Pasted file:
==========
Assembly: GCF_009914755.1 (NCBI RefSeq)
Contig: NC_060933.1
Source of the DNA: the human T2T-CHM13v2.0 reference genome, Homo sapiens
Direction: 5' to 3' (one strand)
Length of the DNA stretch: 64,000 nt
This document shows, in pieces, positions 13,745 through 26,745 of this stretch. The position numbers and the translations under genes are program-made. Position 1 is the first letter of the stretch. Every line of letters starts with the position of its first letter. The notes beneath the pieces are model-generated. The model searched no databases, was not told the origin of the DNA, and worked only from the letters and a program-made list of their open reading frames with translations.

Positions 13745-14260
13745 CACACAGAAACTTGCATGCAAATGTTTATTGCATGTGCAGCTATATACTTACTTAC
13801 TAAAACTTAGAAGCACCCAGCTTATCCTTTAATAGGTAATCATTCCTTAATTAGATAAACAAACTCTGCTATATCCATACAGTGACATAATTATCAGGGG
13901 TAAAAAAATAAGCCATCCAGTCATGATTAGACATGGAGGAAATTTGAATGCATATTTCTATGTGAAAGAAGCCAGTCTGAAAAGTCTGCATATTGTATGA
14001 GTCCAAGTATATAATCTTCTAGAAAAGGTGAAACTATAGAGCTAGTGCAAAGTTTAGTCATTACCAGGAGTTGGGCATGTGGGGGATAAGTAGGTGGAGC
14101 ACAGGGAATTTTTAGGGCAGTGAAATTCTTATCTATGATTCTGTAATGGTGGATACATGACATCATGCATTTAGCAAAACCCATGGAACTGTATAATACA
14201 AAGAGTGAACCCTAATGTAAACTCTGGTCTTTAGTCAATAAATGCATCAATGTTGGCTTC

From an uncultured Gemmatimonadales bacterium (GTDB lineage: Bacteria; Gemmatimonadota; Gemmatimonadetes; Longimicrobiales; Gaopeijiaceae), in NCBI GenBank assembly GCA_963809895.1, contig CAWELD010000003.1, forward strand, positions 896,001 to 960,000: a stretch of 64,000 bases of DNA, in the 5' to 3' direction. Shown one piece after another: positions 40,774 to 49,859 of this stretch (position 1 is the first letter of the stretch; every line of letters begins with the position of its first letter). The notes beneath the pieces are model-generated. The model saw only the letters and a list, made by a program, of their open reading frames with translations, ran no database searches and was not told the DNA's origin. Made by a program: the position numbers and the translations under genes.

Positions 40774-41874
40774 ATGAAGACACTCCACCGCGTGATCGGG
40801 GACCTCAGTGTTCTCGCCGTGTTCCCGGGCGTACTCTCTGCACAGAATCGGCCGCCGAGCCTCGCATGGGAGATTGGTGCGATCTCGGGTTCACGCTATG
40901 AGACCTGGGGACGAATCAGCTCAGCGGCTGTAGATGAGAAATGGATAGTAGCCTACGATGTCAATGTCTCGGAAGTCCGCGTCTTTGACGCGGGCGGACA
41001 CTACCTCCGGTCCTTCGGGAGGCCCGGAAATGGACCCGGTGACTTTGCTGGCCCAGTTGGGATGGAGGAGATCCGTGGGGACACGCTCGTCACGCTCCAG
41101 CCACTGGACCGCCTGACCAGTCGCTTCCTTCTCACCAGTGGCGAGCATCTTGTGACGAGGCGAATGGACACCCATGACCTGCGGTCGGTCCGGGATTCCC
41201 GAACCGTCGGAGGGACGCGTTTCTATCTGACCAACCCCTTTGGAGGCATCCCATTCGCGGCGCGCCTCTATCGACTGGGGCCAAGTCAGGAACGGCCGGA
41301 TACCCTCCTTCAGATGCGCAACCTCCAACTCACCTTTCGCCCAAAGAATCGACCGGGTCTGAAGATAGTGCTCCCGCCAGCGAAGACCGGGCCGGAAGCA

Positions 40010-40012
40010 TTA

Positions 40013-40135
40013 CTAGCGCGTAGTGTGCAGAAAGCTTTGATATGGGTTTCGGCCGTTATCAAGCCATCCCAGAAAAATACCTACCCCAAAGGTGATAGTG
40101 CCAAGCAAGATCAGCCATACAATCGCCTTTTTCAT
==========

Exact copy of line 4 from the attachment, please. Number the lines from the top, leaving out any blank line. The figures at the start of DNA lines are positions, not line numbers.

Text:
Direction: 5' to 3' (one strand)